While there are differences between NIS 2 and DORA (DORA is significantly more detailed), the Commission has ensured that there is broad alignment between them. The aligned elements include increased accountability requirements on both companies and executives for risk management practices, an increased focus on supply chain security, streamlined reporting, and wider enforcement powers for competent national authorities, including significant financial sanctions.
At a high level, organisations to which the Regulations currently apply are subject to security requirements obliging them to:
- take proportionate technical and organisational measures to manage risks;
- take appropriate measures to prevent and minimise the impact of incidents; and
- notify the competent authority without undue delay in the case of an incident.
These broad principles will not change, but will be supplemented, on a statutory basis, with more detailed requirements in relation to:
- risk analysis and information system security policies;
- incident handling (prevention, detection and response);
- business continuity;
- cybersecurity testing and auditing;
- supply chain security; and
- the effective use of encryption
The focus of reporting obligations will shift from impact on total users to incidents causing (or having the potential for) severe operational disruption, financial losses for the entity or considerable material or non-material losses for other natural or legal persons. The timeframe within which reports must initially be made under will also be reduced, depending on whether the report is required under NIS 2 or DORA. There will also be obligations to notify customers and, potentially, the general public, although the criteria for when this will be required are as yet unclear.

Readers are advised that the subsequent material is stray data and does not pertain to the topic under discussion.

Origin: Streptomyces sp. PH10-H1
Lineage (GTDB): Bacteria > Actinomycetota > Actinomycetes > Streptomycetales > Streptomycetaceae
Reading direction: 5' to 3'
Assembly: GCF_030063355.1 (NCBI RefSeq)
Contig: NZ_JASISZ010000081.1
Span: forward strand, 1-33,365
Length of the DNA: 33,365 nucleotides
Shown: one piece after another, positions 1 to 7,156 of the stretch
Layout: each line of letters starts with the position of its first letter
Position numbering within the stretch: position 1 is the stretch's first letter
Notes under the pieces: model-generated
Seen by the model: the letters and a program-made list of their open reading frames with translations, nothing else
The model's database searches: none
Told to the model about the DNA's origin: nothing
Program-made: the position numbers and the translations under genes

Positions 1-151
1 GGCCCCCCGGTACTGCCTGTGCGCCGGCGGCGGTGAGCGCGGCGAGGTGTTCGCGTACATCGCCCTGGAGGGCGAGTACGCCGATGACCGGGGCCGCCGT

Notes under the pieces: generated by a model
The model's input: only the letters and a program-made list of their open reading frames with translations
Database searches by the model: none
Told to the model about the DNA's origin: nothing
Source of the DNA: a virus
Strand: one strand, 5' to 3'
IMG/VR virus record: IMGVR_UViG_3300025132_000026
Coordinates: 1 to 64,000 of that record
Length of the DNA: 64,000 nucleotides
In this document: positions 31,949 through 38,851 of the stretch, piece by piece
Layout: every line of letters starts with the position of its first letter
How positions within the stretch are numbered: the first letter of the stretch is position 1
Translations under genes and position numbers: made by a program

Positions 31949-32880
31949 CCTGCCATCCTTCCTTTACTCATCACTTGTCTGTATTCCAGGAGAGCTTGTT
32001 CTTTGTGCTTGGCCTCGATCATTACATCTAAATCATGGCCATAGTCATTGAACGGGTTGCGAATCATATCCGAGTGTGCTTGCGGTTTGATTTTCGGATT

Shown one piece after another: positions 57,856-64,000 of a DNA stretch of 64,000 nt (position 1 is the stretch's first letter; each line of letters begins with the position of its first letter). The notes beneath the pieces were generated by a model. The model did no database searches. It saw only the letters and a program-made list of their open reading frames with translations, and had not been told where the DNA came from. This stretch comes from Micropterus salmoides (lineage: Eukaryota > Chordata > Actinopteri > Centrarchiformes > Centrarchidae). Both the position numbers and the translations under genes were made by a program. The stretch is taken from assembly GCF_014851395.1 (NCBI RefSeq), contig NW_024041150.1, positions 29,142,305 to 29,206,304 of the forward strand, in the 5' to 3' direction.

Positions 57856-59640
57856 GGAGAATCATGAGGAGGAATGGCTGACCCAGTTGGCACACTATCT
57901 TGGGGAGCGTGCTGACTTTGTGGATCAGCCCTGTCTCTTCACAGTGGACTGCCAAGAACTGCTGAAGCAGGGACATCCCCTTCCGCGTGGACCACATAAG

There is a very specific focus on supply chain vulnerabilities, including understanding end-to end risks and putting an onus on organisations to assess and take into account the overall cyber security products and practices of suppliers and service providers. This will require procurement and tender processes to be assessed, to ensure that sufficient information is sought and assessed at procurement stage. The terms of supplier contracts should also address ongoing obligations with regard to cyber security and maintenance of standards, reporting of incidents at the supplier and allowing, in appropriate cases, audits.
What organisations should do now:
- Assess whether within scope of NIS 2 or DORA
- Refresh or undertake risk assessment
- Update or create incident response plan, and communicate it
- Implement additional technical and organisational protections where gaps and vulnerabilities have been identified
- Update all relevant and impacted policies and procedures
- Train personnel on cyber risks and awareness, and on the incident response plan
- Do a dry run / simulation